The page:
Group Renault has completed its three-year Tornado research project that studied using autonomous vehicles in rural and suburban areas.
With large portions of the UK and Europe made up of suburban and rural areas, Renault said the findings from the project could be used to help inform how autonomous mobility might work.
The project consisted of two programmes located in a region to the south west of Paris: an on-demand Renault Zoe car sharing service between a train station and a business park, plus a separate shuttle service calling at key stops within the park.
Beginning in September 2017, an autonomous Zoe was used on an eight-mile (13km) round-trip, taking in a range of driving conditions and adapting to the demands of suburban and rural driving
Groupe Renault headed up the project alongside Rambouillet Territoires, in collaboration with 10 industrial and academic partners to share knowledge and expertise
The Tornado project’s technical focus was to define and develop autonomous driving solutions, and communication technologies and infrastructures, that maximise safety and address the specific requirements for suburban and rural areas.
From a safety aspect, everything from hardware and advanced software to embedded and remote solutions were taken into consideration, as well as vehicle-to-infrastructure communications.
Over the eight-mile stretch, tests were conducted on connected infrastructure components such as connected traffic lights and fixed cameras that enable vehicles to see objects beyond their field of perception.
Community involvement and requirements
For the Tornado project to work, people’s mobility habits in the area – and their views of autonomous vehicles – needed to be understood.
Their level of interest in the possibility of future autonomous transport services was also key, and how targeted, safe, shared and environmentally friendly mobility could complement existing setups in areas like Rambouillet.
Renault said connected infrastructure is key in keeping people moving in rural and suburban areas, and it’s something that’s expected to be convenient and appealing by those using it, which is why it was important to involve local authorities.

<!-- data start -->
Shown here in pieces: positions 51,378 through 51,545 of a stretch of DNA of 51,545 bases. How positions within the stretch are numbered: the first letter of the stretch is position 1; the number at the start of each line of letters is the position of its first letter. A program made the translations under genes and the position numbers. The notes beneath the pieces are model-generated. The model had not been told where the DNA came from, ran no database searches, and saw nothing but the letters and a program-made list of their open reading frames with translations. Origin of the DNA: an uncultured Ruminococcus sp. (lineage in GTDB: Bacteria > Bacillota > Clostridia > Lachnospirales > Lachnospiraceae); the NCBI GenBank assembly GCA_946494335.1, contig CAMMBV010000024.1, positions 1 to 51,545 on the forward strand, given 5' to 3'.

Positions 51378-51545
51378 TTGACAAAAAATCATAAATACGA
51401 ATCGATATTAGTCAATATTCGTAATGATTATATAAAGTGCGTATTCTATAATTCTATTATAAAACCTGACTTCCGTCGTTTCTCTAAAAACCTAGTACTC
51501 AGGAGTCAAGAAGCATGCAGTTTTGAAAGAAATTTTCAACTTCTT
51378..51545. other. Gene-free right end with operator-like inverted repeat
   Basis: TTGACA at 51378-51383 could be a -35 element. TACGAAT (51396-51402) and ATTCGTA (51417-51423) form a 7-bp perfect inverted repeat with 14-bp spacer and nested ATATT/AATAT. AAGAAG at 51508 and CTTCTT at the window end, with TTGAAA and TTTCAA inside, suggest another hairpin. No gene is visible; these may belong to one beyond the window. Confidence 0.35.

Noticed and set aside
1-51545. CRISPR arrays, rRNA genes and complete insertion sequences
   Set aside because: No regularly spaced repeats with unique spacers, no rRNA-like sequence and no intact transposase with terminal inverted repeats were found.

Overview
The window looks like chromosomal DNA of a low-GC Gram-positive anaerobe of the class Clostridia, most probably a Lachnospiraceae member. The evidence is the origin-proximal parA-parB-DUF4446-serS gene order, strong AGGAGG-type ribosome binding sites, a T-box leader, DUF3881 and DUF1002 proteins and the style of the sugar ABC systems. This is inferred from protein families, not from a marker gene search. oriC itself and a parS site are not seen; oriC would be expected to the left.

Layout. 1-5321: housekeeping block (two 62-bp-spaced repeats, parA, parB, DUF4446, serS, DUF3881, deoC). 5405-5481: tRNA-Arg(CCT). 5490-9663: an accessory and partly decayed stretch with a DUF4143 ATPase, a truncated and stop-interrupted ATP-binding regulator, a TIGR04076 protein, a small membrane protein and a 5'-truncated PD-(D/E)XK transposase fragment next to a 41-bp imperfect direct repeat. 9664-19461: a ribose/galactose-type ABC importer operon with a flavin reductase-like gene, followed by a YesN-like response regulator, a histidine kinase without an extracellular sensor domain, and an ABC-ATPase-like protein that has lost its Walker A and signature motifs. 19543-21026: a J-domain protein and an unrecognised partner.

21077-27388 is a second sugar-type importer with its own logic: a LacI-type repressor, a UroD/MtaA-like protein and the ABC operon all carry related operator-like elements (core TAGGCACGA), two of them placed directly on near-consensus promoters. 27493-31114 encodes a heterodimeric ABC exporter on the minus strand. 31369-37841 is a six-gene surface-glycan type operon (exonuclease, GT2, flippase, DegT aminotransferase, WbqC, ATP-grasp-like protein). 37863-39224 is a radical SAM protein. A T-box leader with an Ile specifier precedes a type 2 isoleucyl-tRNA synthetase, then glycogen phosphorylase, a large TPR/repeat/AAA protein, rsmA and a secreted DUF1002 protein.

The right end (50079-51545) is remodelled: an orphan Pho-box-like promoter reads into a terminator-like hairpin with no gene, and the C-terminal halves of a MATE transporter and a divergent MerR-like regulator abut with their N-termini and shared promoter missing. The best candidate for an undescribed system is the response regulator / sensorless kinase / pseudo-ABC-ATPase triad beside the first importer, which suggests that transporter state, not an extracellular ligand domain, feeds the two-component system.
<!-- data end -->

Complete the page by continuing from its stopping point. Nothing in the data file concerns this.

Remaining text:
The community – consisting of around 100 people from the area’s MobiLab – were active in various stages of the project.
Numerous sessions of autonomous Zoe trials, and associated workshops, were aimed at studying how autonomous vehicles can be adopted, as well as monitoring the human factors regarding peoples’ feelings towards these new technologies.
From these shared experiences and real-life responses, the technical components could be upgraded or adapted as necessary to suit the expectations of the user community.
One of these changes, based on the feedback, was the operating speed of the autonomous Zoes that were in use.
In 2019 it could drive itself up to speeds of 31mph (50km/h), however because users expected the service to more closely match real-life driving and real-life speed limits, they can now drive up to 43mph (70km/h) along certain parts of the route.
The Tornado project was led by the Fonds Unique Interministeriel (FUI) for Regions, financed by Bpifrance and Ile-de-France, Auvergne-Rhone-Alpes and Occitanie regional authorities.
The Tornado project is one of several projects Renault has worked on to understand the complexities in the adoption of autonomous vehicles.
In 2019, a panel of around 100 people took part in the – a public trial of an on-demand car service using two autonomous Zoe Cab prototypes.
The trial set out to understand how autonomous mobility services could be adopted by end users, and to test the technical aspects an on-demand mobility service would require.
Like the Tornado project, user feedback was key in understanding how autonomous mobility services would work in real life, with testimonials and data from the panel informing how the service can be adapted to better suit the needs of the people using it, and offer the best autonomous and shared mobility service in the future.
The vehicles used were during the daytime to move around the Paris-Saclay urban campus and for everyday mobility – going to one of the schools or laboratories on campus, head to lunch or play sports.
One of the vehicles was equipped with a large door on one side of the vehicle spanning the length of the interior, allowing easier access to the whole cabin.
On the other prototype, a large rear door on the passenger side allows access to rear seats and the rear-facing front passenger seat.